Gun sense and nonsense

Published May 3, 2012

It's an easy laugh line. Carrying lumber, glass bottles and water pistols probably will be banned in downtown Tampa and nearby neighborhoods during the Republican National Convention — but carrying handguns will be just fine. To update the old Florida promotional slogan, the rules are still different here. But safety during the convention is a serious issue, and political maneuvering by Tampa Mayor Bob Buckhorn and Gov. Rick Scott has trumped common sense.

Here's the lay of the land: The Secret Service will ban concealed weapons in the secure area it will control around the convention site, the Tampa Bay Times Forum, and nearby hotels. Outside that zone will be a larger downtown area controlled by the city, and the Tampa City Council will consider an ordinance today that would temporarily ban a number of potential weapons — from lumber to string. But state law prevents local governments from imposing any local restrictions on firearms. Buckhorn asked Scott to prohibit guns in that larger area, and the governor refused in a letter that could double as a testimonial for the National Rifle Association.

Scott accused Buckhorn of wanting to "disarm" citizens and wrote that "an absolute ban" would "surely violate the Second Amendment." Scott wrote that the convention is "just such" a time that the right to carry a gun was the "most precious and must be protected." Translation: You never know when a citizen might need a concealed handgun amid those pesky protesters.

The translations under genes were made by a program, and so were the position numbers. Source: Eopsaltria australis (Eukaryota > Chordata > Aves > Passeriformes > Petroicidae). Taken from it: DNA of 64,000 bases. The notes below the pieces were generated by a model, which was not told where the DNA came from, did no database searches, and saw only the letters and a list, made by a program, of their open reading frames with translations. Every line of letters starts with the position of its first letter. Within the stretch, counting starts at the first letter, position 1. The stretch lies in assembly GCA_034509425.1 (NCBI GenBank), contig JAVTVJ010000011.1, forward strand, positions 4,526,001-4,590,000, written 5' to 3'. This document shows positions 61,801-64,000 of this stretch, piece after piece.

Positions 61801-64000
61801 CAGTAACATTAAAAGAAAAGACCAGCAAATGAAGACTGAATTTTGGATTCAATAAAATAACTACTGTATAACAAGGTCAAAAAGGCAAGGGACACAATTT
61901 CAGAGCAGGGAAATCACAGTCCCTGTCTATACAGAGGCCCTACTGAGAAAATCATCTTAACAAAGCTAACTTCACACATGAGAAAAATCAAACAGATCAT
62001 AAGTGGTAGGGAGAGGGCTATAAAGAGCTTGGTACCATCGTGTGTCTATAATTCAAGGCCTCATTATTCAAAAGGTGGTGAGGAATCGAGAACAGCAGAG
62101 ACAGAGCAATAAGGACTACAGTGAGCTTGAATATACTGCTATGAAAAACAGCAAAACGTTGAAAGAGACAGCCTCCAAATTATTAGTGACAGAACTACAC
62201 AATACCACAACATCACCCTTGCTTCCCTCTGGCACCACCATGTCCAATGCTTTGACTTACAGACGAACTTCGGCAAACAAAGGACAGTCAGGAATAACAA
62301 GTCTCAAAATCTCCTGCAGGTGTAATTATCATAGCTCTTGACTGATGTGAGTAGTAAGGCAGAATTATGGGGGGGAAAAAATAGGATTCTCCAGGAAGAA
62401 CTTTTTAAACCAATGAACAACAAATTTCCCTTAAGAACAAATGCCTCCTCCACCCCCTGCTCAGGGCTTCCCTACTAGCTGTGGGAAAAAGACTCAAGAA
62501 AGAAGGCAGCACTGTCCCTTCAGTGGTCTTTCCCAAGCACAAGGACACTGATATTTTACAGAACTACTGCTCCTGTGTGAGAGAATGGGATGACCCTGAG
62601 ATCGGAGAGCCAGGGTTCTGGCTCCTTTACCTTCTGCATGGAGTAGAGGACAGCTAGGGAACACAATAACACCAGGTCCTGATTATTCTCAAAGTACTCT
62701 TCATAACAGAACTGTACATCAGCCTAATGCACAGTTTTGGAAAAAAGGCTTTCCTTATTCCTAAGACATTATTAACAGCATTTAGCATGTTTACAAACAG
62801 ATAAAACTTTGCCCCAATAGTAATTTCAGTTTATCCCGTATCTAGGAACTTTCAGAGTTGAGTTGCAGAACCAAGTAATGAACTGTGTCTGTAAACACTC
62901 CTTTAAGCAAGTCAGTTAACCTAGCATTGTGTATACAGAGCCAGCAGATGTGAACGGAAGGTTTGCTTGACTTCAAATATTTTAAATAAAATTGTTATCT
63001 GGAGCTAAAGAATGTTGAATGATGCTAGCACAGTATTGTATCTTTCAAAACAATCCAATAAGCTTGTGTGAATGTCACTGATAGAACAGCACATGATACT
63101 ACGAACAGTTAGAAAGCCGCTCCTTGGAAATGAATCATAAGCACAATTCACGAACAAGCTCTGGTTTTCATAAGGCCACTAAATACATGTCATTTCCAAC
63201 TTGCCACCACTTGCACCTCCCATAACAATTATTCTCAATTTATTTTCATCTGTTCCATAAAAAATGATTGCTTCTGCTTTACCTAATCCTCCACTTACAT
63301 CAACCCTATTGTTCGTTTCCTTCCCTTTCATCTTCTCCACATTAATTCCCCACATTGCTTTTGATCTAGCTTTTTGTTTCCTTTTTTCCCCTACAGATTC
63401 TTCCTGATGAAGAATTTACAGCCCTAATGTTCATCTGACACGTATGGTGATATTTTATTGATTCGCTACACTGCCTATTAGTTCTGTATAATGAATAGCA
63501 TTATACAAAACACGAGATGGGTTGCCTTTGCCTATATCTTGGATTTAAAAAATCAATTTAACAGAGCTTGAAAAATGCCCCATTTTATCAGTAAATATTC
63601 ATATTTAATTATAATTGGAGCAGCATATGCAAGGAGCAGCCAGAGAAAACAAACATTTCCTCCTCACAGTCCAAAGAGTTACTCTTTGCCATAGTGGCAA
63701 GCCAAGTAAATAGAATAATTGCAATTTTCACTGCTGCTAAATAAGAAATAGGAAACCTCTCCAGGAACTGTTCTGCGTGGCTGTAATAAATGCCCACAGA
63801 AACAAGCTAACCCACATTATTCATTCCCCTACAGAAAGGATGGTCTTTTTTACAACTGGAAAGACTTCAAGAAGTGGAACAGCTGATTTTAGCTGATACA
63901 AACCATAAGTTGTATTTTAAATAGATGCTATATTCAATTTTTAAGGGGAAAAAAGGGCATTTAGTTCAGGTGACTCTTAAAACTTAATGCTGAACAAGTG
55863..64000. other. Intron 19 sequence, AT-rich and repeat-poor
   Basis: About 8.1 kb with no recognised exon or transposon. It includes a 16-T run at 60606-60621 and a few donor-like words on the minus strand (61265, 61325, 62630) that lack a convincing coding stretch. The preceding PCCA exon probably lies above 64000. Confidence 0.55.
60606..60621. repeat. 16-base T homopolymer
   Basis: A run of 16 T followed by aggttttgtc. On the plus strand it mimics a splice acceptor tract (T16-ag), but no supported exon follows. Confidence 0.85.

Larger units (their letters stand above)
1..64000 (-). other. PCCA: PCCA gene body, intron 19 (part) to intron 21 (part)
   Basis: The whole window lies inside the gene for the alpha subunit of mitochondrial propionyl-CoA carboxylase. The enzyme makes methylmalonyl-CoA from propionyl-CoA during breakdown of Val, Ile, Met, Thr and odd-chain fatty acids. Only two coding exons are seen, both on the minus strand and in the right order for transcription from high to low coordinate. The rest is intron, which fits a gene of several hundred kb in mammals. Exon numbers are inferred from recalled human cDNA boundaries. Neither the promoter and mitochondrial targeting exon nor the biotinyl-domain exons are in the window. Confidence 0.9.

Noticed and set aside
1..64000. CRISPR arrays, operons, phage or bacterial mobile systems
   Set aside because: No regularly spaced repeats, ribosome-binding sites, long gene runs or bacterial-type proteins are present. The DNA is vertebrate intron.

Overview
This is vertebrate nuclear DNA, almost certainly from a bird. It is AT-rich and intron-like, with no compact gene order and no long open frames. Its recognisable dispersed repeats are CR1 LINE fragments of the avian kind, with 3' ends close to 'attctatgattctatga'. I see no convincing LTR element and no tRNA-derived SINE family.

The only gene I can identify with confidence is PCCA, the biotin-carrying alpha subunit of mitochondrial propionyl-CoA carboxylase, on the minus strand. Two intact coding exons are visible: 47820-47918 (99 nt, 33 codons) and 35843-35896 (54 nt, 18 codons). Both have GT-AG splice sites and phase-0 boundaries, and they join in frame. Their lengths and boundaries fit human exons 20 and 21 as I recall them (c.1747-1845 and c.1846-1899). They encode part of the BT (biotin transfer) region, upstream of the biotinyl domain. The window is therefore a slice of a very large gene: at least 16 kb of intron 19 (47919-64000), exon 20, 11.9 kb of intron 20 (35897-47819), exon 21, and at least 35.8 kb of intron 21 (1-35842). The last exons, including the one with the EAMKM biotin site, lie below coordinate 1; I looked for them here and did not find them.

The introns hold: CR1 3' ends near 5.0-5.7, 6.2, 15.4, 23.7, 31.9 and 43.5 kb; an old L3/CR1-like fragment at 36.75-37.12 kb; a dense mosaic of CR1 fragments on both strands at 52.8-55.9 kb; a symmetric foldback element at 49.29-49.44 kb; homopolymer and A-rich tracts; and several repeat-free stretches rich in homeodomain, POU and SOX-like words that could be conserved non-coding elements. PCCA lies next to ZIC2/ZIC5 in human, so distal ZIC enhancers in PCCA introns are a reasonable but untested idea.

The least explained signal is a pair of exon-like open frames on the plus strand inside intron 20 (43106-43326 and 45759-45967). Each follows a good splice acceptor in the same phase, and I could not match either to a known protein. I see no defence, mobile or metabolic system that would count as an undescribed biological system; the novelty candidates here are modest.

From opposite corners, both the mayor and the governor are seeking political cover to deflect blame if tensions flare and something goes wrong outside the secure zone around the convention site as thousands of protesters, convention participants and media gather in August. To be sure, there are legitimate constitutional rights at stake in this security debate, including First Amendment rights to assemble and Second Amendment rights to bear firearms. But in this case, both Buckhorn and Scott are overreaching.

Buckhorn has pushed for a special event zone that is smaller than originally proposed but still too large. Scott's overheated letter defending the rights of gun owners mischaracterized the limited nature of the mayor's request. It also sounds off-key for an occasion the Department of Homeland Security designates as a "National Special Security Event." The middle ground would be a smaller city controlled zone where concealed weapons are temporarily banned, but that would be too reasonable.

The result is this illogical situation. Federal taxpayers will spend $50 million in Tampa on convention security, paying for everything from radios, fences and surveillance cameras to an armored SWAT vehicle. Some 1,700 Florida National Guard troops will augment the police. Downtown schools and county offices will be closed, the courts are not scheduling jury trials, and boaters will be barred from the downtown river channels. The ordinance the Tampa City Council will consider today would temporarily ban all sorts of items in a broad area, from water pistols to string longer than 6 feet.

Concealed firearms legally carried by hundreds of thousands of Floridians? Pack 'em if you've got 'em.